CNS symptoms common in people taking raltegravir

Michael Carter
Published: 10 October 2012

Approximately 10% of patients taking the antiretroviral drug raltegravir (Isentress) develop central nervous system (CNS) side-effects, research published in the online edition of AIDS shows. The development of CNS side-effects was associated with the co-administration of tenofovir (Viread, also in Truvada, Atripla and Eviplera) and of proton pump inhibitors (drugs used to reduce gastric acid). The investigators believe these drugs interact with raltegravir, increasing its plasma concentrations.

Raltegravir is the only integrase inhibitor so far approved for the treatment of HIV. Clinical trials conducted during the development of raltegravir showed that the drug had a good safety profile. However, some people developed CNS symptoms and there have been case reports of worsening depression and the development of insomnia in people initiating raltegravir therapy.

Italian investigators therefore looked at the prevalence of and risk factors for CNS side-effects in people taking raltegravir in routine HIV care.

Their study sample included 453 raltegravir-treated participants.  They were monitored at six-monthly intervals, when they were asked if they had developed CNS symptoms such as headache, dizziness, anxiety, depression and sleep disturbances.

Two-thirds of the participants were men and their median age was 46 years. The mean CD4 cell count was 378 cells/mm3 and mean viral load was 1250 copies/ml. The participants were followed for a median of 23 months.

During this time, 47 individuals (10%) developed at least one drug-related CNS side-effect.

Four people stopped taking their therapy because of CNS symptoms.

There was evidence that the risk of CNS symptoms was increased by certain drug interactions.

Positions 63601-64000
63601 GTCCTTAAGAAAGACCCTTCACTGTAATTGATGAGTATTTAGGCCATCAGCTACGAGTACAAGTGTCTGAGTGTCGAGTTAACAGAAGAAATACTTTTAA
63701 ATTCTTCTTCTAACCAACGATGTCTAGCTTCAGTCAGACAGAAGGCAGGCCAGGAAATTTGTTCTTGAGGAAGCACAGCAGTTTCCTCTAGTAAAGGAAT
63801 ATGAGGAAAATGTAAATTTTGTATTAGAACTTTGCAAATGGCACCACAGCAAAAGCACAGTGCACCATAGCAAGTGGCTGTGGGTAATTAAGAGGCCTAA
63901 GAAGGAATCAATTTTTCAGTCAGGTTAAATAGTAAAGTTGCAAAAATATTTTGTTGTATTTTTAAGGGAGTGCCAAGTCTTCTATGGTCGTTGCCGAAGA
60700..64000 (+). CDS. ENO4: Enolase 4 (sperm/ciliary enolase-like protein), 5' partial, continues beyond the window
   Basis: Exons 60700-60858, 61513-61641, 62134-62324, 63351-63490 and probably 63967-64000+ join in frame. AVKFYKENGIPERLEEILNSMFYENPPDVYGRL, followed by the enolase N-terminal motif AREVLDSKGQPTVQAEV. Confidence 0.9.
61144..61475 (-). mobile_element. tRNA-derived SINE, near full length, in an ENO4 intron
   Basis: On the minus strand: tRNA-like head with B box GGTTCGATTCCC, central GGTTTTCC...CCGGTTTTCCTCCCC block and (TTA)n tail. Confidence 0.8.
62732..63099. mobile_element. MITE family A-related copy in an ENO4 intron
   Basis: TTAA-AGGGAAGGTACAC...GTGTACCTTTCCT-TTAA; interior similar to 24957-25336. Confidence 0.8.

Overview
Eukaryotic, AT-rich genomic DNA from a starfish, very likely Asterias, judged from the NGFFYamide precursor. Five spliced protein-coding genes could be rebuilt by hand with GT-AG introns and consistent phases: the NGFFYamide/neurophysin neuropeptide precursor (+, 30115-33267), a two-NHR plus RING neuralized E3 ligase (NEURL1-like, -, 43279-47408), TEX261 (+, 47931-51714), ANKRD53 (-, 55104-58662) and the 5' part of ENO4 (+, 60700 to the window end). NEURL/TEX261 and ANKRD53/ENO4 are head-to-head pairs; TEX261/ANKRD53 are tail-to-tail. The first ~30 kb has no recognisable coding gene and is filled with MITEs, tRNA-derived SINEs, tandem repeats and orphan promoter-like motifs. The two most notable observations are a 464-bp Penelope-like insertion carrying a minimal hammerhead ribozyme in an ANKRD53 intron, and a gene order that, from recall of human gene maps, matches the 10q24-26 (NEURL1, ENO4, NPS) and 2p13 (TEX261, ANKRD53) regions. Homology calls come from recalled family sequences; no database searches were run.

Symptoms developed in 14% of participants who were taking the anti-HIV drug tenofovir, compared to 7% of those who were taking an alternative antiretroviral (p = 0.03). CNS symptoms were observed in 26% of people taking a proton pump inhibitor, compared to 9% of individuals who were not taking this type of therapy (p = 0.006).

After controlling for potential confounders, the investigators found that concomitant treatment with tenofovir almost doubled the risk of CNS symptoms (OR = 1.9; 95% CI, 1.0-3.5, p =0.04), whereas treatment with a proton pump inhibitor was associated with a more than three-fold increase in the risk of these symptoms (OR = 3.4; 95% CI, 1.3-8.8, p = 0.01).

The authors draw attention to the results of pharmacokinetic studies that showed that tenofovir can increase plasma levels of raltegravir by up to 64%, and that proton pump inhibitors can increase raltegravir levels by up to 415%.

“Our data suggest a possible correlation between high raltegravir plasma concentrations and CNS symptoms,” write the authors.

They recommend “a careful evaluation of patients with psychiatric disease prior to starting raltegravir and a continuous monitoring of CNS symptoms in clinical practice in those starting the drug”. The authors also stress the need to check for drug interactions than could lead to an increase in raltegravir levels. Therapeutic drug level monitoring could be useful, they suggest, for people experiencing CNS symptoms.

“Further prospective studies are needed to better clarify risk factors, the role of drug-interactions and the clinical significance of CNS symptoms in patients receiving raltegravir,” conclude the researchers.


Madeddu G et al. Raltegravir central nervous system tolerability in clinical practice: results from a multicenter observational study. AIDS 26, online edition. DOI: 10.1097/QAD.0b013e32835aa141, 2012.

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